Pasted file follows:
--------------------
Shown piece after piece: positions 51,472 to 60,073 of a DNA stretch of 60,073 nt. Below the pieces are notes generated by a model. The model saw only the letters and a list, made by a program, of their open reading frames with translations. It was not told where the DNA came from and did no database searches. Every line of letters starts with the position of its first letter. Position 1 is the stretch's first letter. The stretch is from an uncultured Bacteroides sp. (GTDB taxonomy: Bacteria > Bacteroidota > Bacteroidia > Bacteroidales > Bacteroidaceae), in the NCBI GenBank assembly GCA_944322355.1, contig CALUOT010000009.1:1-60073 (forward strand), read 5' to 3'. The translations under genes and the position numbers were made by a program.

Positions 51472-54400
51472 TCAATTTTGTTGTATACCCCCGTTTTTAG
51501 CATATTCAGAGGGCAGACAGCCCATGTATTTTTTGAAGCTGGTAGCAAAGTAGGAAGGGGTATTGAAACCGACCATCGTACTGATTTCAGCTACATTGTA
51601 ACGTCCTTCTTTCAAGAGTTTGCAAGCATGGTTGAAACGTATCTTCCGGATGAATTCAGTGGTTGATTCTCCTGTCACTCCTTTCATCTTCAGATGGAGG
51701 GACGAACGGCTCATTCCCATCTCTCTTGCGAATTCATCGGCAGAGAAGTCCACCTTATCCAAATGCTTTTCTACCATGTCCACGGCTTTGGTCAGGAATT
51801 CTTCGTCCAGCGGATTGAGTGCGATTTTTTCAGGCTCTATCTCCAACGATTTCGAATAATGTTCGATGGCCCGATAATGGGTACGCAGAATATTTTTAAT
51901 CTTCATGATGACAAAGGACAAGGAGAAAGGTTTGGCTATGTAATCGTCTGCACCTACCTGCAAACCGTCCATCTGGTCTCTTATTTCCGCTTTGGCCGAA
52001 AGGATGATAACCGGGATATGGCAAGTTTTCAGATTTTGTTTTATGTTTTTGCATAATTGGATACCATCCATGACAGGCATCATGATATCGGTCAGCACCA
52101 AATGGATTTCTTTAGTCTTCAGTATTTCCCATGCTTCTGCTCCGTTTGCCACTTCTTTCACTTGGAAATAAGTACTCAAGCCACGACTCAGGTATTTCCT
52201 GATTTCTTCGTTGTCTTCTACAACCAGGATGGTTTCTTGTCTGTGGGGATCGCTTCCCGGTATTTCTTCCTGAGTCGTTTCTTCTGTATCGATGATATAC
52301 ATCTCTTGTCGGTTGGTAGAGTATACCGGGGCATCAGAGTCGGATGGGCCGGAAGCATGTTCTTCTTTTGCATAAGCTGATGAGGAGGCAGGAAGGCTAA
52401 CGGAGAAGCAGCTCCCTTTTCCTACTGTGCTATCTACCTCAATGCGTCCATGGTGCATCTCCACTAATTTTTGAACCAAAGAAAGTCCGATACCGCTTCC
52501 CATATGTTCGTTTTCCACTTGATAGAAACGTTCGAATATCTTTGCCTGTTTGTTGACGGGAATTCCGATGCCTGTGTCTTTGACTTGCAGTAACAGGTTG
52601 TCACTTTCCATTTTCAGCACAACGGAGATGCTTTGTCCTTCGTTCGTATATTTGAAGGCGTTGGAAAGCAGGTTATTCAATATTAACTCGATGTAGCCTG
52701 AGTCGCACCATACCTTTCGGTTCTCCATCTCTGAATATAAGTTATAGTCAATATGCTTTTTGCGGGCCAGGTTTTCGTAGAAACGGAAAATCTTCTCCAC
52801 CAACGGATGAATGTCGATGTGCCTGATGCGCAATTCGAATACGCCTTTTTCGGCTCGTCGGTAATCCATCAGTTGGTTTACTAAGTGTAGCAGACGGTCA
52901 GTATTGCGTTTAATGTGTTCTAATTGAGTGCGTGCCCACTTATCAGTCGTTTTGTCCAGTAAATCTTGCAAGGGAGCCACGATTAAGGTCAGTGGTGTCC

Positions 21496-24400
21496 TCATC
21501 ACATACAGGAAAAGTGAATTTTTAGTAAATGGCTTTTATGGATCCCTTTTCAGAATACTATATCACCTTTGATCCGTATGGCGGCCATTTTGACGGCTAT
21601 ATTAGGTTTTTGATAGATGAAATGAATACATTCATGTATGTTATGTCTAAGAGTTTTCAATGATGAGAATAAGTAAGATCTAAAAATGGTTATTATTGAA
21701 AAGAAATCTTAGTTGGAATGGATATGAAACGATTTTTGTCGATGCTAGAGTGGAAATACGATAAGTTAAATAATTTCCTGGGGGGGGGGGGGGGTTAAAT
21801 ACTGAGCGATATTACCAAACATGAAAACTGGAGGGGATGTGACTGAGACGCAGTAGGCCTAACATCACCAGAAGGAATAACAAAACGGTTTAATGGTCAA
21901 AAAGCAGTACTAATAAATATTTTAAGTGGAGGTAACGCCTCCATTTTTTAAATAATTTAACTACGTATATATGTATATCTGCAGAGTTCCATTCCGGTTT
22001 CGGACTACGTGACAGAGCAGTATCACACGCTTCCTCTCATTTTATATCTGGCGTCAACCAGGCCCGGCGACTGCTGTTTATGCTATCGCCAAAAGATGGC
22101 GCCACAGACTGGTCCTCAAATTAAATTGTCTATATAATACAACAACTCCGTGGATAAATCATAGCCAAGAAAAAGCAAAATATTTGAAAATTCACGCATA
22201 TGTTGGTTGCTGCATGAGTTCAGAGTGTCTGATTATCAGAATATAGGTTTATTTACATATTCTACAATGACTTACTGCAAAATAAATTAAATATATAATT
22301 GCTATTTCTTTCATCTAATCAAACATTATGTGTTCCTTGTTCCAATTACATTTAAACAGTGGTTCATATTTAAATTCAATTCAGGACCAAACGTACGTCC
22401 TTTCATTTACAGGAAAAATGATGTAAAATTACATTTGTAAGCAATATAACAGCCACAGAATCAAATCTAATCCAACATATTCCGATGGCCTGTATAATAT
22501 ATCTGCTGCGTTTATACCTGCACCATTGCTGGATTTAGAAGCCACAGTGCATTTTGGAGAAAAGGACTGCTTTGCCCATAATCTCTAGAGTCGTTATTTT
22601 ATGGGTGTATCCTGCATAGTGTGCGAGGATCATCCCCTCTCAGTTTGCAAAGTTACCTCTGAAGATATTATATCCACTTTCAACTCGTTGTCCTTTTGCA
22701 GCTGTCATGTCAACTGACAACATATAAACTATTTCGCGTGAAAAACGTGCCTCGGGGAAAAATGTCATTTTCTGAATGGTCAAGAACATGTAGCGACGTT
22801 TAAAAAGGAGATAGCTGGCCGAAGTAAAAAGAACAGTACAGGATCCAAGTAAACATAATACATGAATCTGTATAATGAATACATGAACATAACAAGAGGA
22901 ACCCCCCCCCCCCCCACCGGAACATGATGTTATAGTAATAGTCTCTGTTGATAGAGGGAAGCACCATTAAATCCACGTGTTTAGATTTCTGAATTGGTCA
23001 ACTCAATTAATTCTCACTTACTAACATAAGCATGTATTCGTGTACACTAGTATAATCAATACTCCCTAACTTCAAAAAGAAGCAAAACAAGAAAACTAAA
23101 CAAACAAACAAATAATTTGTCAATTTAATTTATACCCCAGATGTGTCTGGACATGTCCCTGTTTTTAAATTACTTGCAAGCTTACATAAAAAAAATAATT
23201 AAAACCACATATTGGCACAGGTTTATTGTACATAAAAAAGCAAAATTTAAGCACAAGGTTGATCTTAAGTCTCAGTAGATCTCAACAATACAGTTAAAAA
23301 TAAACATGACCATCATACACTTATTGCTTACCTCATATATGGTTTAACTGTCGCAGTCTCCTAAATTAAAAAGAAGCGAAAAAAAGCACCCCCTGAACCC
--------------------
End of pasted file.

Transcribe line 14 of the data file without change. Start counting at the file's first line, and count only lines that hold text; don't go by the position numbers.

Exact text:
52501 CATATGTTCGTTTTCCACTTGATAGAAACGTTCGAATATCTTTGCCTGTTTGTTGACGGGAATTCCGATGCCTGTGTCTTTGACTTGCAGTAACAGGTTG